Winds of change for volunteer medics

Like many doctors in the UK, I wanted to take time out of my career in the NHS to do voluntary work. Sadly, like many people, I found that I had to choose between my NHS job and working in a crisis zone. In my case, I chose to join Médecins Sans Frontieres four years ago and walk away from my job as an A&E junior doctor in the west country. I couldn’t get permission to take a career break so I had to choose another path entirely. I asked if I could apply for the next level in the training pathway – ST4 – and defer taking it up for a year, but this request was turned down.

Now, I wouldn’t change things. For me, it has been richly rewarding and I have developed my skills in countries like Syria, East Ukraine and the Philippines. But the fact remains that I could have been using my skills for good in the NHS too. If I had had the option to come back to a job that was held open for me, I would have taken it. But to apply to re-enter the training system the next year meant I had to have reliable access to the internet and would have had to fly back to Britain to interview on a certain day. At the time I was working in Aleppo, and it just was not possible.

I know that MSF sometimes struggles to recruit doctors and nurses from the UK for this very reason – hospital trusts are reluctant to let people take time off. I know a lot of people like me who asked for permission, and were refused on the grounds that the training pathway could not be halted. But by the time the training is over, other commitments and considerations come into play, like mortgages and families, so older doctors are much less likely to take off for three months to help out after an earthquake. It is the trainees in years three and four who have the expertise as well as the independence and the energy to take these roles, but they can’t fight a system that likes regimens and order.

I’m delighted if the Department of Health is coming round to the idea that trainee doctors should be given greater leeway when it comes to volunteering for aid missions. It is not just doctors who should be given greater flexibility, but paramedics, pharmacists, nurses and managers as well.

The payoff could be enormous in terms of the skilled personnel who would be returning to an NHS coping with the healthcare implications of globalisation and migration, as well as budget cuts and limited resources.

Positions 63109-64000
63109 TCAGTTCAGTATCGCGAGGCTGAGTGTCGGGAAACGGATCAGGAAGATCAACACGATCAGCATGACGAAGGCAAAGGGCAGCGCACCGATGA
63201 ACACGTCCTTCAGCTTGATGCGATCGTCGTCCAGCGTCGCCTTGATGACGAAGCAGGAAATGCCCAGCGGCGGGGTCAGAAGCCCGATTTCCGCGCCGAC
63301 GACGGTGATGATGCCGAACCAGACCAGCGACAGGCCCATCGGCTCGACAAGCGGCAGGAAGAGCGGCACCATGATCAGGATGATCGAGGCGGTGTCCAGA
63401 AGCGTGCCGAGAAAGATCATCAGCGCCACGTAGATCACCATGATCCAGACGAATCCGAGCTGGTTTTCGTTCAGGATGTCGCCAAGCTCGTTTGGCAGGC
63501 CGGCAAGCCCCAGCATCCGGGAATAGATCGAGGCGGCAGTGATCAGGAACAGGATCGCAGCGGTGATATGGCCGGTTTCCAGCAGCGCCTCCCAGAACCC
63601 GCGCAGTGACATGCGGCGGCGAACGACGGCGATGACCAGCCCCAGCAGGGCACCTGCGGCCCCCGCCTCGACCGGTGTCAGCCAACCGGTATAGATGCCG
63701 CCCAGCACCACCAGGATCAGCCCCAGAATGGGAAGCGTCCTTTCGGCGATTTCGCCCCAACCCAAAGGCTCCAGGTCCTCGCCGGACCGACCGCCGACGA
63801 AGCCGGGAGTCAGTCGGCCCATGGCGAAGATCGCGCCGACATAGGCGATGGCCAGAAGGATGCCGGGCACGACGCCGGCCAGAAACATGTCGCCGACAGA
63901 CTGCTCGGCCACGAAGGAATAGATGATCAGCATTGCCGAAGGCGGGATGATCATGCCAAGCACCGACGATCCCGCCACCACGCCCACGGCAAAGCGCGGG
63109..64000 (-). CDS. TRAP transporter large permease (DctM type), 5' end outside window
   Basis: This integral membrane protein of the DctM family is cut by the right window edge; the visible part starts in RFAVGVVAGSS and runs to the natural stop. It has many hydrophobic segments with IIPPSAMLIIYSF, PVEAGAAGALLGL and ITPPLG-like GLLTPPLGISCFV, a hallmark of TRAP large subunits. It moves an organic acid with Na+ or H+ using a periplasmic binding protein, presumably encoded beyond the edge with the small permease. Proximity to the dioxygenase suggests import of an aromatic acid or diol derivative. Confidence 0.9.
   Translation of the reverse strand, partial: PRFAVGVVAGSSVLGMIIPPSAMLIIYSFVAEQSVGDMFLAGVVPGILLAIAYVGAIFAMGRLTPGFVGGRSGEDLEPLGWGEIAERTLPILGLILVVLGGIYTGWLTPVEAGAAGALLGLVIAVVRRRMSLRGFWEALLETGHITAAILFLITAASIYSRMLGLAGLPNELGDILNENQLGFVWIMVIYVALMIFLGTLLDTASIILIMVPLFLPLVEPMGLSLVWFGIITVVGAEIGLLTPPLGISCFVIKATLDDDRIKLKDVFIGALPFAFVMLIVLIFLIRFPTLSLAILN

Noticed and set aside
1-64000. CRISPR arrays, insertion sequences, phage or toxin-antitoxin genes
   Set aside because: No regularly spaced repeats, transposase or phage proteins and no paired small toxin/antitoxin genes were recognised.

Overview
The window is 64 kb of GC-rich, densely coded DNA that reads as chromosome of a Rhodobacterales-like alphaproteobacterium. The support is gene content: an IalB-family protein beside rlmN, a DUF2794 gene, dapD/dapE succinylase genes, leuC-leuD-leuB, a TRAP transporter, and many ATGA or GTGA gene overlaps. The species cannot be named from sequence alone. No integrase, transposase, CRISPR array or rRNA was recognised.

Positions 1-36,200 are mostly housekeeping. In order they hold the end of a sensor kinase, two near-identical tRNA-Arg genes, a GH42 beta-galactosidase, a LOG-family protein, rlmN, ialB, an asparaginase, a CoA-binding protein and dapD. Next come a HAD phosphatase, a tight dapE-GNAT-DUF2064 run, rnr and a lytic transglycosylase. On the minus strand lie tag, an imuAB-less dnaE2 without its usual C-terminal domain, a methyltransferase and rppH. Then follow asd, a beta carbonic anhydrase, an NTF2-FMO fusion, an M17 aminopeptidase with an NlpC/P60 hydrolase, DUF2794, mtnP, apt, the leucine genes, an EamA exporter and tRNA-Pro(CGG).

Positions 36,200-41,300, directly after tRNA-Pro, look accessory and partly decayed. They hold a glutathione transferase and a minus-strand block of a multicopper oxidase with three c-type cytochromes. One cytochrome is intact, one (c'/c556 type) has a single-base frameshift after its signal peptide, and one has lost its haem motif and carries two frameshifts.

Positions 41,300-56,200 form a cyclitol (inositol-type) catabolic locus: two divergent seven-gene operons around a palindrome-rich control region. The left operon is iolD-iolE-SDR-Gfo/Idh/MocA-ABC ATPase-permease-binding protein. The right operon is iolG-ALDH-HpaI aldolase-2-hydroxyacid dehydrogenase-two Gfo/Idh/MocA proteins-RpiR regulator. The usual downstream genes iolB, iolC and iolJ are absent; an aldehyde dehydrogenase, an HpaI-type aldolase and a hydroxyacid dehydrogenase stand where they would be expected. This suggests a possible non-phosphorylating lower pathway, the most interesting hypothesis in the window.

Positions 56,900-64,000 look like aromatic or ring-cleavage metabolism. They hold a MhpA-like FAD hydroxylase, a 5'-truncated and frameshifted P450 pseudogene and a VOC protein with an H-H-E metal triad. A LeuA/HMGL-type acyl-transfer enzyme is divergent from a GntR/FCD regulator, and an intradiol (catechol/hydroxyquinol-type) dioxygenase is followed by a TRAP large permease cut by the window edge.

I am so much more knowledgeable and capable than I was before I joined MSF. I have a broad range of experience from treating tropical diseases and identifying the really unwell children among a crowd of hundreds, to coping with drug shortages, major trauma and mass casualty events. Working with MSF has also really improved my so-called ‘soft skills’ such as teamwork, communication with my patients and colleagues and the ability to think on my feet in the most extreme and hectic circumstances.

Inflatable hospital (1)

Natalie Roberts

Natalie is 37 and graduated in medicine from Cambridge and Imperial College, London. She trained for four years as a surgeon in Plymouth before switching to Emergency Medicine, working in the Bristol region. In 2011 she completed a diploma in tropical medicine at Liverpool, then joined MSF. She went on her first mission with MSF to the Philippines in January 2012, fully intending to return to the NHS after a few months. Since then she has worked full time for MSF as an emergency doctor and emergency coordinator in natural disasters, conflicts and displacement crises in the Philippines, Pakistan, Ethiopia, Central African Republic, Yemen, East Ukraine and Syria. In 2016 she has been worked as MSF UK’s advisor on refugees and migration while studying for an MSc in Violence, Conflict and Development at SOAS, before moving to Paris to help manage MSF’s emergency field operations.
Natalie Roberts

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Natalie’s experience is typical of IRHC members who extend their clinical experience , skills and competence, but which is not recognised due to the absence of clinical passports which do not facilitate transfer of knowledge and credentialling amongst and between professional bodies including the NHS